Ramona: Vandals, Let's Talk
Wattree: Political Employees as Aristocrats
Cardwell: Stepford Christianity
About two months back, I posted here about an encounter I had with a neighbor in my housing tenement.
This neighbor is a black man from the deep south. Country boy. 60 years old. Southern upbringing is all over him in his manner of dress, blunt expression, every bit of it. He gave some pretty good insight on Obama's re-election and people at this website seemed to like it.
He is still a regular source of introspection and cohesion. I just sat and listened to a conversation he had with someone else living with us during the day. I couldn't believe the simple brilliance I heard.
"If I need to know something, I ask it. I'm not too proud to learn. That's how I grow. By not being an asshole. Assholes are everywhere. It's not hard to be one."
How many times have there been simple questions about life that you really wanted to know? Did you go years of your life not asking them at all, because the possibility of asking them sounded like too excruciating an experience?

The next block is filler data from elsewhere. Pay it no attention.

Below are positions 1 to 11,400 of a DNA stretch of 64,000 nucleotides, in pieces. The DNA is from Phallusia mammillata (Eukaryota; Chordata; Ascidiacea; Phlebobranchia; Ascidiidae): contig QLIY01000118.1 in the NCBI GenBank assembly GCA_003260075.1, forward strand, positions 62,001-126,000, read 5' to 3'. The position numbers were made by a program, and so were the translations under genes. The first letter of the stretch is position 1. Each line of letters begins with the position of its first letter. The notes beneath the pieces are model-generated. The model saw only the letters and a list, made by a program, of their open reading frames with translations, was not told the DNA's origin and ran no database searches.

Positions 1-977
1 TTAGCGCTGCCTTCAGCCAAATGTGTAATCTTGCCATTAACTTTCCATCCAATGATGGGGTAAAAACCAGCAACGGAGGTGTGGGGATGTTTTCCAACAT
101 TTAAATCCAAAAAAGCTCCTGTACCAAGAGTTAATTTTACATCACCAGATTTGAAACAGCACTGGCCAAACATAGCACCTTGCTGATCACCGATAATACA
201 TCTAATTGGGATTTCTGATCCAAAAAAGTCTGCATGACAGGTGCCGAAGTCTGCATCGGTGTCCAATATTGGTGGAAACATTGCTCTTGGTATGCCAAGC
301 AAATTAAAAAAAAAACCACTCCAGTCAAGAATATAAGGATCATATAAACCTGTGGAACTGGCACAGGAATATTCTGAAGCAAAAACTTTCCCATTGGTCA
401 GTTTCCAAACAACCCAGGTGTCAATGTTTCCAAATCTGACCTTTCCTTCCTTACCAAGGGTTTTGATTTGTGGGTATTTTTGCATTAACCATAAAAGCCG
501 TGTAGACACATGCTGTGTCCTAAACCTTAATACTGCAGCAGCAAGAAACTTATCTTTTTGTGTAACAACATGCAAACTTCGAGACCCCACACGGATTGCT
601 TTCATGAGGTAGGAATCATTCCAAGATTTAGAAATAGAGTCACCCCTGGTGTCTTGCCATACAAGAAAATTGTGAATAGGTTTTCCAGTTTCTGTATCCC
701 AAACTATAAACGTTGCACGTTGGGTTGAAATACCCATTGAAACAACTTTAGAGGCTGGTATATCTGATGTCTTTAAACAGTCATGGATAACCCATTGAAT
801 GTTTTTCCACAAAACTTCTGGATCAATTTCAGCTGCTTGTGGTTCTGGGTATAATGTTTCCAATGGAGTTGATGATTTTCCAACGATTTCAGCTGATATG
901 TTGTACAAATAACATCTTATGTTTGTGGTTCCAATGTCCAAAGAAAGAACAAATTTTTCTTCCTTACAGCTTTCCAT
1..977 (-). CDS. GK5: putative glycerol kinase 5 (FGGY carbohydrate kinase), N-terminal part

That "proudness" is the foundation of being an asshole - or a bitch, if your gender varies but the behavior doesn't. You are too proud to admit you are wrong or that you don't actually know - you have to save face by acting like you know when you really have no idea. When someone is mean, this is almost always what is going on.
"Life is to survive, not to get in your own little clan."
I don't even know how to add to that one.
"Your body is amazing. I look at that thing sometimes think, 'You know how to do this. I'll keep going and mind my business.'"
Imagine all of this being said by a man with a deep southern accent and realize how charming and brilliant it sounded at once. With all the bad news you hear these days, many people may have forgotten how amazing their physical presence in this world really is.
"I like kids. Kids are my life. I got something to offer kids. I tell them about my life and what I've been through so they'll know not to go through it."
I personally grew up in Seattle, in an affluent but extremely anti-social environment. People in this city don't talk on the bus at all, passive aggression is the norm. No one really engaged me as a kid before - I had to push to hear the sort of stories this old man seeks to volunteer with children.
This wisdom literally came out of this man, who is unemployed and seeking housing through a Section 8 voucher, during one every day conversation with the people he lived with. It made more sense than alot of the influential people we look to for guidance.